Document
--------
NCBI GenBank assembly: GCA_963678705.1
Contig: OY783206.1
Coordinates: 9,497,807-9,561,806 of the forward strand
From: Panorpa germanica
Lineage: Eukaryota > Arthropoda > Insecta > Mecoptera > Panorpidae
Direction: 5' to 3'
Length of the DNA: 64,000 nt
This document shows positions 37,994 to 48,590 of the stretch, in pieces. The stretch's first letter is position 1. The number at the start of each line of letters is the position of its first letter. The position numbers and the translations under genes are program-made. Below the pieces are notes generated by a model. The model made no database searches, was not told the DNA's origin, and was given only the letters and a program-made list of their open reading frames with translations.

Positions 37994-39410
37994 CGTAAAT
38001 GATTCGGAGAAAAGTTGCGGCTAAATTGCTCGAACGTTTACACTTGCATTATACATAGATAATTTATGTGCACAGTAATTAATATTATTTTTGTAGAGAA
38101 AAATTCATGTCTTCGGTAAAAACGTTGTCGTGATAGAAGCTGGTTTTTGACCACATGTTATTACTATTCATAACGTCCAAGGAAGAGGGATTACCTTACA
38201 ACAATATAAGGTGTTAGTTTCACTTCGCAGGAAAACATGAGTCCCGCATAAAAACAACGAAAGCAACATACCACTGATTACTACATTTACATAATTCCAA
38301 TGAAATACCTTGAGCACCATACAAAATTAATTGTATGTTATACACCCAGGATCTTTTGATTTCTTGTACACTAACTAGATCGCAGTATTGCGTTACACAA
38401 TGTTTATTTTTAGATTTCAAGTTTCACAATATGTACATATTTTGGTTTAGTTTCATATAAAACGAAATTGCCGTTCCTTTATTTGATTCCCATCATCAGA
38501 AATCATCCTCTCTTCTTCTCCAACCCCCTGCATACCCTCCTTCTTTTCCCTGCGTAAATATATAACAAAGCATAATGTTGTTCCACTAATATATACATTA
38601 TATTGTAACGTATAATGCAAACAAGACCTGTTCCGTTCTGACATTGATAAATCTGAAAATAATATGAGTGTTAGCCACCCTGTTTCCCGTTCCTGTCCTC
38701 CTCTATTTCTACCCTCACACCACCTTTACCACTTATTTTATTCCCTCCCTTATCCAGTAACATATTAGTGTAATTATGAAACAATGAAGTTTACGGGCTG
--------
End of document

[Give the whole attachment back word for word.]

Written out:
NCBI GenBank assembly: GCA_963678705.1
Contig: OY783206.1
Coordinates: 9,497,807-9,561,806 of the forward strand
From: Panorpa germanica
Lineage: Eukaryota > Arthropoda > Insecta > Mecoptera > Panorpidae
Direction: 5' to 3'
Length of the DNA: 64,000 nt
This document shows positions 37,994 to 48,590 of the stretch, in pieces. The stretch's first letter is position 1. The number at the start of each line of letters is the position of its first letter. The position numbers and the translations under genes are program-made. Below the pieces are notes generated by a model. The model made no database searches, was not told the DNA's origin, and was given only the letters and a program-made list of their open reading frames with translations.

Positions 37994-39410
37994 CGTAAAT
38001 GATTCGGAGAAAAGTTGCGGCTAAATTGCTCGAACGTTTACACTTGCATTATACATAGATAATTTATGTGCACAGTAATTAATATTATTTTTGTAGAGAA
38101 AAATTCATGTCTTCGGTAAAAACGTTGTCGTGATAGAAGCTGGTTTTTGACCACATGTTATTACTATTCATAACGTCCAAGGAAGAGGGATTACCTTACA
38201 ACAATATAAGGTGTTAGTTTCACTTCGCAGGAAAACATGAGTCCCGCATAAAAACAACGAAAGCAACATACCACTGATTACTACATTTACATAATTCCAA
38301 TGAAATACCTTGAGCACCATACAAAATTAATTGTATGTTATACACCCAGGATCTTTTGATTTCTTGTACACTAACTAGATCGCAGTATTGCGTTACACAA
38401 TGTTTATTTTTAGATTTCAAGTTTCACAATATGTACATATTTTGGTTTAGTTTCATATAAAACGAAATTGCCGTTCCTTTATTTGATTCCCATCATCAGA
38501 AATCATCCTCTCTTCTTCTCCAACCCCCTGCATACCCTCCTTCTTTTCCCTGCGTAAATATATAACAAAGCATAATGTTGTTCCACTAATATATACATTA
38601 TATTGTAACGTATAATGCAAACAAGACCTGTTCCGTTCTGACATTGATAAATCTGAAAATAATATGAGTGTTAGCCACCCTGTTTCCCGTTCCTGTCCTC
38701 CTCTATTTCTACCCTCACACCACCTTTACCACTTATTTTATTCCCTCCCTTATCCAGTAACATATTAGTGTAATTATGAAACAATGAAGTTTACGGGCTG